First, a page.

Alternatives to conventional pesticide in disease and pest management in nursery production system
Dr. M. Mmbaga, Dr. J. Oliver
Due to high aesthetic standards for ornamental crops, pesticide applications have become a routine practice, often starting before symptoms appear and continuing all season long. The high frequency of pesticide applications creates a potential for frequent and repeated pesticide exposure and the potential for accidental pesticide poisoning of nursery workers and pesticide handlers. In addition, nursery quarantine pests such as Japanese beetle and imported fire ants have regulatory tolerance of zero and plant shipments often receive pesticide treatments even when pests are absent from the commodity. Many of the pesticides widely used in nursery production systems have high acute toxicity or other toxicological issues including carcinogens that may cause chronic health problems. This project focuses on technology transfer of research results to nursery production systems; provide reduced-risk alternatives to conventional pesticides in pest and disease management, and educational information that can allow growers to make informed choices. The following are specific objectives of this project: (1) Conduct demonstrations on effective and reduced-risk products, reduce conventional pesticide usage and pesticide exposure in nursery production systems, (2) Conduct demonstrations on effective and reduced-risk methodologies for pesticide applications to lower pesticide exposures to plant handlers, (3) Advance on-going studies to evaluate additional biopesticides for management of disease and insect pests, (4) Release and disseminate new disease resistant cultivars of flowering dogwood and (5) Provide experiential student training on the role of research and extension to address agricultural production problems.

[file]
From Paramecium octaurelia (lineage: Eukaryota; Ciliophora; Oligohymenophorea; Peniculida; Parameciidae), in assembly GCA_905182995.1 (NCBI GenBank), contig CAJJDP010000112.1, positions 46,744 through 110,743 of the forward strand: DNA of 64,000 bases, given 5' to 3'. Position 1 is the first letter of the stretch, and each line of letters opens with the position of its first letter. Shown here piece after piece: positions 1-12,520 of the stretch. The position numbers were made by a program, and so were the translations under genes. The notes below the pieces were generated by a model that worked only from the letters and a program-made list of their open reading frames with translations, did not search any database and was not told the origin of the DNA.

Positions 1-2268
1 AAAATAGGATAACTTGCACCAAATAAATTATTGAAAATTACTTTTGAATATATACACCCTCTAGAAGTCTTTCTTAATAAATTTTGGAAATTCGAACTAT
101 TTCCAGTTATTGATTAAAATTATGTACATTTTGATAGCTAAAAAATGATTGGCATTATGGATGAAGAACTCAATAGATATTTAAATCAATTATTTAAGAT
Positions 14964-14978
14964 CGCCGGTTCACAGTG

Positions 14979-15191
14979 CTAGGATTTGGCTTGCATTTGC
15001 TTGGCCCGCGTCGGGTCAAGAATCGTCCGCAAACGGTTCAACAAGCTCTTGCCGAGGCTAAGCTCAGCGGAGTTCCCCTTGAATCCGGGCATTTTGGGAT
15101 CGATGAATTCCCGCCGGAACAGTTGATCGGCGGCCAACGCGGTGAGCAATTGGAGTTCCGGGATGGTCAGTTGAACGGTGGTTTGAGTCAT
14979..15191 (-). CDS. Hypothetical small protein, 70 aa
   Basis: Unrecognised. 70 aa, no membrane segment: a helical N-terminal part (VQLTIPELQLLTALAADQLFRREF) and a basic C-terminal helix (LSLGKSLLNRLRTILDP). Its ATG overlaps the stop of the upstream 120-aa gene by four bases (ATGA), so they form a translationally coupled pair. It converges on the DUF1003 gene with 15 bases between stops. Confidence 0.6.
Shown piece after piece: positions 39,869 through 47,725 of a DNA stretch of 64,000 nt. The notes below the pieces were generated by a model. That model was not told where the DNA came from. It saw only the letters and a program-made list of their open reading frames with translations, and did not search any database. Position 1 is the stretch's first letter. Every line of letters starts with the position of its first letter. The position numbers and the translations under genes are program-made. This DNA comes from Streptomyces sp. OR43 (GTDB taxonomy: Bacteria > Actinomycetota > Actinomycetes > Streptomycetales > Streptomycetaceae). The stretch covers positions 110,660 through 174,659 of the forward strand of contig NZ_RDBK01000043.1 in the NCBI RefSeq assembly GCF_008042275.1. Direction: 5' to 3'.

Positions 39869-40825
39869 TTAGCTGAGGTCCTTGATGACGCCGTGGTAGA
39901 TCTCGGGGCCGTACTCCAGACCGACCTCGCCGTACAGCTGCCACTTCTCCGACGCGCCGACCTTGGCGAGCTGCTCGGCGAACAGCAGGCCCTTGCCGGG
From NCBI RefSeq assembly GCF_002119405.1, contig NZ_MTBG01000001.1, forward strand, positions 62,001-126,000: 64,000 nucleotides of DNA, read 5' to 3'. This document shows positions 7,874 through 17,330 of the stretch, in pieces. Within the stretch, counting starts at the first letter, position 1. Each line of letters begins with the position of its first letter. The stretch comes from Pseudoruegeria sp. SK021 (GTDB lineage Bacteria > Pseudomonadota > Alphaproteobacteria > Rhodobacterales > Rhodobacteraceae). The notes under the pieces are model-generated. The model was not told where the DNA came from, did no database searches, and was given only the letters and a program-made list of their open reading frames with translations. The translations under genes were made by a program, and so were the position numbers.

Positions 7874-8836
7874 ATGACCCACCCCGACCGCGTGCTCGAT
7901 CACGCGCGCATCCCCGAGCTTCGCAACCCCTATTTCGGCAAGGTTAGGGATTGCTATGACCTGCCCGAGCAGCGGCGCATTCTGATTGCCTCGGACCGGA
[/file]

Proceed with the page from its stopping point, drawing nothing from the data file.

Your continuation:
Greenhouse and nursery businesses in Tennessee: assessing energy use and cost, type of skills needed and purchase decisions by consumers
Dr. F. Tegegne, Dr. S. Singh, Dr. E. Ekanem
Energy prices and related input costs such as plastics, fertilizers, and pots have increased in recent years due to various reasons. This phenomenon has necessitated exploring alternative sources of energy particularly by greenhouse and nursery businesses that involve intensive production systems. The objectives of the research are: 1) Assess energy use and cost to greenhouse and nursery businesses; 2) Identify and analyze skilled labor force needed by greenhouse and nursery businesses; and 3) Analyze factors affecting consumers' decision to purchase greenhouse and nursery products. Data from greenhouse and nursery businesses will be collected at focus group meetings and by mail survey. Buyers will also be surveyed using mail survey. The analysis relating to producers can illuminate the strategies greenhouse and nursery businesses plan to pursue in energy use to avoid decline in their profit. Analysis of factors driving purchases of greenhouse and nursery products will provide insight on their preferences and willingness to pay for different products. Analysis of skill needs of the greenhouse and nursery sub-sector is expected to underscore the importance of managerial and technical skills if the businesses have to meet the challenges in the domestic and international markets. Students will be involved in all of the above activities and acquire understanding of the research process thereby getting experiential learning. In addition, they can use project data for senior projects and to write their theses.